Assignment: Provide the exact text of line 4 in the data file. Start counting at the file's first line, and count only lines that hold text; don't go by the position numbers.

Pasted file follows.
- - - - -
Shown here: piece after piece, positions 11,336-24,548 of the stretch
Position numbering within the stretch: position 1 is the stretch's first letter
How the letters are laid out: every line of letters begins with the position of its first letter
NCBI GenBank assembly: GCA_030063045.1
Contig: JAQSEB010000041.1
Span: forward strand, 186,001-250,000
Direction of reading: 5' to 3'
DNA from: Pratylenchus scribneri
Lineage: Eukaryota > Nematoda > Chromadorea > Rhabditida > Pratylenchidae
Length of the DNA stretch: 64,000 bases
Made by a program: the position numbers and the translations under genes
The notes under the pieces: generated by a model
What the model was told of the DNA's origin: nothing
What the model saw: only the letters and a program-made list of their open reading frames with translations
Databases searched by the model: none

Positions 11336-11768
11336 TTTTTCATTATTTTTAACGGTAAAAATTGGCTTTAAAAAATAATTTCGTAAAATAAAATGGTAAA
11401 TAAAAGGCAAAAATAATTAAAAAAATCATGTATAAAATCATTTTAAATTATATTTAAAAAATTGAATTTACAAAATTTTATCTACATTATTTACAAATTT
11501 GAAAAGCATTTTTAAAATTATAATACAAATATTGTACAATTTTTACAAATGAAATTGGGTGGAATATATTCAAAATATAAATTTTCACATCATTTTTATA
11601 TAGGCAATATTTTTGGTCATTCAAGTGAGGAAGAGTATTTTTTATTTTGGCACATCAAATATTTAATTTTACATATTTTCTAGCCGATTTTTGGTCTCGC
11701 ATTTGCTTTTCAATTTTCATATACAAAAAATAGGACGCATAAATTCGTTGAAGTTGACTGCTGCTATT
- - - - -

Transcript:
NCBI GenBank assembly: GCA_030063045.1